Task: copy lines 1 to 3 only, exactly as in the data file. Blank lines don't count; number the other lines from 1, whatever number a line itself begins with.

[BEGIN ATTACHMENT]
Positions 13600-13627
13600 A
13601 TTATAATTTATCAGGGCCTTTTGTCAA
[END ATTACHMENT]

Positions 13600-13627
13600 A
13601 TTATAATTTATCAGGGCCTTTTGTCAA